Reviewed by   |  Feb 26, 2015

When his brother-in-law is kidnapped by a mysterious organisation, Bee is forced to steal a bank’s client data in exchange for his life. Once he has completed his mission though, the kidnappers don’t seem all that satisfied with the results and send several large men to take him out. Of course they didn’t count on Bee’s fighting ability and with a little luck, he is able to elude his attackers and escape safely with his brother. Meanwhile, the owner of the bank commits suicide and his wife is kidnapped by the same gang who have been chasing Bee. Feeling somewhat responsible for her predicament, Bee and his brother decide to head back into thick of the action to attempt a courageous rescue.

If you’re furiously clicking through IMDB because you’ve never heard of ‘Brave’, then you really shouldn’t be too hard on yourself. Receiving very little international recognition, the film is a fairly low budget Thai action flick that owes more to ‘Ong Bak’ than originality. Much like the aforementioned fightfest, ‘Brave’s fatal flaw is that it seems to be incapable of stringing together a particularly entertaining or coherent storyline. Aside from the fact that it is a cliché ridden mess, the major issue is that it tries to throw in about a million different subplots, all of which seem to pop up out of absolutely nowhere. As you would expect, this removes any hope of empathy with the main character’s predicament and the fact that every storyline is so laughably stupid only seems to make matters worse. As if this wasn’t bad enough though, the assembled cast are all utterly terrible, particularly leading actor Michael B. who comes across as a smug little git rather than a hero you can root for.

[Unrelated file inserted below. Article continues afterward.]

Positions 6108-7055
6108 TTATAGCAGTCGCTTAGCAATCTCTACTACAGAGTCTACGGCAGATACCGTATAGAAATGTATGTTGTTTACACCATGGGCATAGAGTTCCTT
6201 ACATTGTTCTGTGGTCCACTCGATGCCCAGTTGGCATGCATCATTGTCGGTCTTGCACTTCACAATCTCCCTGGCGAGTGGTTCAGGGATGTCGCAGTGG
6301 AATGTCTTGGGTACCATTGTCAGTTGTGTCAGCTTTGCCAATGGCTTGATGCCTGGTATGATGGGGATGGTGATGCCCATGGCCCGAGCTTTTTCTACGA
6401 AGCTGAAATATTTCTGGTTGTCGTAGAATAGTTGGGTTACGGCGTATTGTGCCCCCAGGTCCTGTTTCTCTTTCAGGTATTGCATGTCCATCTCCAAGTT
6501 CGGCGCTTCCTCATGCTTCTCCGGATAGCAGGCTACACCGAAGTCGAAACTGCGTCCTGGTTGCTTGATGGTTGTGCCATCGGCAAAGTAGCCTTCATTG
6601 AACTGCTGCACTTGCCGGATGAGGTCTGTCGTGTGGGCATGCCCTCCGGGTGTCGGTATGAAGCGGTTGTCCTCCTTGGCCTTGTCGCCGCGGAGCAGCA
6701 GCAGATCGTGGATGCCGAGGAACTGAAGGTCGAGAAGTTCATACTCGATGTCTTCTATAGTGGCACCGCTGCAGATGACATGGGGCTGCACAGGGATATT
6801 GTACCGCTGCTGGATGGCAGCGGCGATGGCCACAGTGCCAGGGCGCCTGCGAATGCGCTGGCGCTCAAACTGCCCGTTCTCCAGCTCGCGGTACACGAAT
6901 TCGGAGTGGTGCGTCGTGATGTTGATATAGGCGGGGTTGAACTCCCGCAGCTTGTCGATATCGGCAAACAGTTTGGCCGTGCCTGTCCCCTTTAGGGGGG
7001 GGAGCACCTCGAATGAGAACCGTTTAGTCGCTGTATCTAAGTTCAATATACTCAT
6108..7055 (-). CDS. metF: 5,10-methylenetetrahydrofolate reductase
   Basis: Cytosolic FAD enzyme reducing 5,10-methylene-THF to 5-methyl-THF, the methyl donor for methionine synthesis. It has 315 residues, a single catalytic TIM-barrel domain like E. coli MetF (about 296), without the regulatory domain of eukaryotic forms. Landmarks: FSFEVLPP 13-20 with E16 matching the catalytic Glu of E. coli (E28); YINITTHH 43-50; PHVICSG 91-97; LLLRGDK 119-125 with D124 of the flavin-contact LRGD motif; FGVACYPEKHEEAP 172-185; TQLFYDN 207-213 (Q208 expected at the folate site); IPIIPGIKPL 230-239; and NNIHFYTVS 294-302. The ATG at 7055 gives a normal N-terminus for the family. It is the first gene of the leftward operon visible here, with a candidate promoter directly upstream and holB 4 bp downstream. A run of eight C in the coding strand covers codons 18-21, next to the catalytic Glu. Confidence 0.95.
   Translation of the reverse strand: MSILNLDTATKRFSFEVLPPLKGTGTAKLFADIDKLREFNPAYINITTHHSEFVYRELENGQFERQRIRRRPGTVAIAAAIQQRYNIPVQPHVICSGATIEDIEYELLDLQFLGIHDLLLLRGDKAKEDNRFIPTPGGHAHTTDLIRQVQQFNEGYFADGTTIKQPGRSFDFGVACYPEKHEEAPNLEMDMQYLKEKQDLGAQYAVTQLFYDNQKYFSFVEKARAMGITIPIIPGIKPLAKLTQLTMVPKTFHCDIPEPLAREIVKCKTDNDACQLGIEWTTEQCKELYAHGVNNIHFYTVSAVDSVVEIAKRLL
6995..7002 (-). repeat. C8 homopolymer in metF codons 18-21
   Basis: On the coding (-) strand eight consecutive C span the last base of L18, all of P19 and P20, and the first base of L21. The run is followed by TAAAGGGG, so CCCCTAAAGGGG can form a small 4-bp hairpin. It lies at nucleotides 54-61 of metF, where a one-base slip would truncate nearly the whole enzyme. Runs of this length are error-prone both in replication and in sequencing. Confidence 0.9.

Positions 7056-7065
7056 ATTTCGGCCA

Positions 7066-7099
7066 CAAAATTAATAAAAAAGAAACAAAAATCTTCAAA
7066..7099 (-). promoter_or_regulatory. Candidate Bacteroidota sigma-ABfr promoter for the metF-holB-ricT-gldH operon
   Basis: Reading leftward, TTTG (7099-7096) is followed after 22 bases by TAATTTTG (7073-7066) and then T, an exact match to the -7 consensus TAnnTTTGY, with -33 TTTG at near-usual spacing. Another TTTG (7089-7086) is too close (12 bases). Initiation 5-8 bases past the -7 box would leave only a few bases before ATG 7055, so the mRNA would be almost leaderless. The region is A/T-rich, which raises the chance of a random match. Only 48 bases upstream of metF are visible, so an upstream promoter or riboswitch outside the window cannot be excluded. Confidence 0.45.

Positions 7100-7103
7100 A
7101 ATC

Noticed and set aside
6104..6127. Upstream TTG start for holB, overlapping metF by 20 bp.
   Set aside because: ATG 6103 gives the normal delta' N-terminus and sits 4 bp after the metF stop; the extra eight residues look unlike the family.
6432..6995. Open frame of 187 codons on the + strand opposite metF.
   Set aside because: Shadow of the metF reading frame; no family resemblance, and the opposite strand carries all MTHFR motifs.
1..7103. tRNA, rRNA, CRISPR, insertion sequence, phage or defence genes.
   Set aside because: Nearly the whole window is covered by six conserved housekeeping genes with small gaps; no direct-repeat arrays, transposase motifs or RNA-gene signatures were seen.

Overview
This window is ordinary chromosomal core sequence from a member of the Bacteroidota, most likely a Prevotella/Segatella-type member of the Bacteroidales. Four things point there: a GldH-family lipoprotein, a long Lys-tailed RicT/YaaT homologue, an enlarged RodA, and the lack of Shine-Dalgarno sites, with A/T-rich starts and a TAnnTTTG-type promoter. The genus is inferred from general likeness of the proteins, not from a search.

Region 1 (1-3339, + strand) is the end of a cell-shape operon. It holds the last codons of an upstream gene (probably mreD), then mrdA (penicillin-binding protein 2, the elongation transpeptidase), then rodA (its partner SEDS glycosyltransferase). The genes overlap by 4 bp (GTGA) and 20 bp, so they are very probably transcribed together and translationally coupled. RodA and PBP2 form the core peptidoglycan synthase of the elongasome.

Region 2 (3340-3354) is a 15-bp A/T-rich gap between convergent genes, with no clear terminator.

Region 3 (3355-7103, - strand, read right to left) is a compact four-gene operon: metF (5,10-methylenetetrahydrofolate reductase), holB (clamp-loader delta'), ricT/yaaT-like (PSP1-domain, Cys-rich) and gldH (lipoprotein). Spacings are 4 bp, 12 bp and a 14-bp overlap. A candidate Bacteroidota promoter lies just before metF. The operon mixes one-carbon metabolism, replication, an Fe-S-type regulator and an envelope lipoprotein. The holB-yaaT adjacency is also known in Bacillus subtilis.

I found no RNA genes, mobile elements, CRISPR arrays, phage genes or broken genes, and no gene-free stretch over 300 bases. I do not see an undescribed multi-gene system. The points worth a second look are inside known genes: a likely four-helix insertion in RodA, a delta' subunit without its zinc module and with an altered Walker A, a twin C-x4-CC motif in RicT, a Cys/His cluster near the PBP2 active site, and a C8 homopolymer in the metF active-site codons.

As with a lot of Thai action films though, there is a small redemption to be found in the action scenes. Well, that may be true if I could actually see them! I say this because ‘Brave’ is guilty of the most heinous of action movie crimes – bad camera work! And this isn’t just me being overly picky either as almost every single fight seems to have been shot with the cameraman sat on a swing, rocking from left to right. That aside though, this is still a pretty weak effort that rarely manages to pull out any of the stops. There are only really three fights to speak of and the first one is pretty boring to say the least. Michael B. appears to be more of an acrobat than a fighter so he just seems to dodge his opponents and the majority of his hits look more lucky than skilful. The other two scenes are a bit better I suppose, mainly because one is very reminiscent of the building site sequence in Jackie Chan’s ‘Mr Nice Guy’, while the other one finally manages to throw in a couple of bone crunching hits. To put it simply, there really isn’t anything special here and any half decent moves seem to spoiled by the drunk cameraman.

‘Brave’ isn’t exactly the worst movie ever made, but it does do a hell of a lot wrong. The very limited and poorly shot action sequences are a huge letdown and the rest of the film is just one bad plot twist on top of another. Definitely one for the rental pile at best.

Phil Mills
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